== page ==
Year A: December 29, 2019
First Reading: Isaiah 63:7-9
The Important Book by Margaret Wise Brown
(Written for ages 4-7)
Comment: The Important Book’s pages list why various things around us are important. Every item in the book has a list of its characteristics, in addition to what is most important thing about it. So a spoon isnt flat, it’s like a little shovel; but the most important this about a spoon is that you eat with it. The book ends by identifying that the most important thing about the reader is that the reader is uniquely himself or herself. We make our own kind of lists We make grocery lists, Christmas gift lists, lists of what we want to pack for vacation. In a culture where there are few ways to write, prophets make lists, usually in a poetic form because it is easier to remember.
In today’s passage, Isaiah is making a list, recounting the gracious deeds and the praiseworthy acts of the Lord. God claimed the people of Israel as God’s people; God called them God’s children; God redeemed them; God lifted them up and carried them; and saved them by God’s presence. These, says Isaiah, are praiseworthy acts. What might you put on a list of some of the praiseworthy acts that you know God has done for us? What is most important to you about God and God’s good gifts?
Second Reading: Hebrews 2:10-18
Testing MIss Marlarkey by Judy Finchler
(Written for ages 6 – 9)
Comment: Today’s story is set in a school preparing for THE TEST. Miss Malarkey begins to act strangely, the physical education teacher stops having the children play games and instead has them focus on yoga and meditation. Even parents reading their children bedtime stories have them complete a worksheet and give the main idea before they can go to sleep. THE TEST is clearly worrying everyone, although in this book, the adults are the ones exhibiting the most concern.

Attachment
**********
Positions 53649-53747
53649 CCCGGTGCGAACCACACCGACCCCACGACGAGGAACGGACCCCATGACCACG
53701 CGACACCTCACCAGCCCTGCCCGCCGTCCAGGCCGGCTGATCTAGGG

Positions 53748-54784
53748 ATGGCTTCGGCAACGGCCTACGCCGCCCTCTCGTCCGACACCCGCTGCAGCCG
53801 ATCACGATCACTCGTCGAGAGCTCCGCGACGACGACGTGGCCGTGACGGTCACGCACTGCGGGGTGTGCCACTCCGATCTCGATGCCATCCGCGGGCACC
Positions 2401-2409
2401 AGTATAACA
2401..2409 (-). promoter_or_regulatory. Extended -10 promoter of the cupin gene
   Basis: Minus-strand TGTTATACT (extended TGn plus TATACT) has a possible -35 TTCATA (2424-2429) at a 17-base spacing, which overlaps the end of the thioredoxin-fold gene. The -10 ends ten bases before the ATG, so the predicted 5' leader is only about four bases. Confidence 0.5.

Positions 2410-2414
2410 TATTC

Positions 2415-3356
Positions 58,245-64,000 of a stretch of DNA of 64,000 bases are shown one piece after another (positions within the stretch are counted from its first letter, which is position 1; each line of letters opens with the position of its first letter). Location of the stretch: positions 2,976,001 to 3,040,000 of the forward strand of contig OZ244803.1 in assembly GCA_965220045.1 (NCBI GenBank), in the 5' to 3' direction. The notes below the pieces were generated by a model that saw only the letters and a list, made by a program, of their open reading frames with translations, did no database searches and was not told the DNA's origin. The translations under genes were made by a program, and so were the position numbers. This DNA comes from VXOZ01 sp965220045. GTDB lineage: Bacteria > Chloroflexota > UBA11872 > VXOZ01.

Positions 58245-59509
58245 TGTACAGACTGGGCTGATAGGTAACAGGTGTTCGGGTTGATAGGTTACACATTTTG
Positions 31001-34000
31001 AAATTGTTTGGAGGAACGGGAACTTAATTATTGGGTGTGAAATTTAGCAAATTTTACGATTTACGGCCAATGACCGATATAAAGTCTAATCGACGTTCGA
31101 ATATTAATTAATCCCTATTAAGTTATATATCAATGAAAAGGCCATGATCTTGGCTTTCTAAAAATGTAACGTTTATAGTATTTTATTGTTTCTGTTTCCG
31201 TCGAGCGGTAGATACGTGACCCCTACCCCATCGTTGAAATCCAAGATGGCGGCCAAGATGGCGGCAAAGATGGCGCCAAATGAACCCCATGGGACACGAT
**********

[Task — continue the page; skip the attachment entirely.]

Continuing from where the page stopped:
The author of Hebrews says that Jesus was a human – flesh and blood – like us, “like his brothers and sisters in every respect.” He had experiences like ours, he was tempted to do wrong, as we are, he suffered as we do. Because he was tested by what he suffered, he understands and can help us when we are tested. We know what a test is – just like the students in Miss Malarkey’s classroom. Sometimes we pass; sometimes we fail. We don’t just have tests in school; we are tested when we could lie to make us look better; when we could use more than our share; when we could say something unkind to a friend. Jesus will help us pass the test because he has gone first.
Gospel Reading: Matthew 2:13-23
Barefoot: Escape on the Underground Railroad by Pamela Duncan Edwards
(Written for ages 5-9)
Comment: The harrowing journey on which Joseph leads his young family after the birth of Jesus is the stuff of nightmares. Wanted by a powerful and feared king, unable to settle in his hometown and led through the nights by angels and dreams, this is a frightening story for younger children. But throughout the journey, God sends help. Help comes in the form of angels who show Joseph who and what to avoid, and a dream that points him towards a new home. We are modern day Christians who sometimes struggle with the ways that God speaks in Scripture as angels, dreams and visions aren’t always a part of our experience. But Karen Wiseman notes that even though this is a story about the presence of evil in the world, it is also a story that God’s is with us, “..present in times of distress in the voice guiding us, in the sending of us to safety, in the healing of our pain, and in the presence in our lives.”
The man in this week’s book is known simply as a Barefoot, a slave escaping his cruel owner through a dark and frightening night. As the Heavy Boots follow after him to return him to the place from which he wants desperately to escape, he is afraid, exhausted, hungry and uncertain. But a croaking frog lets him know there is fresh water near. A mouse seen eating berries gives the Barefoot an idea of where he might find food. And a quilt hanging on a house identifies a safe haven for the night. This story of a man on a frightening journey on the Underground Railroad can help us connect with the ways God speaks to us and offers us help when our journeys are not easy.
The Revised Common Lectionary Links this week are co-written by Union Presbyterian Seminary graduates Virginia C. Thomas and Ann Thomas Knox.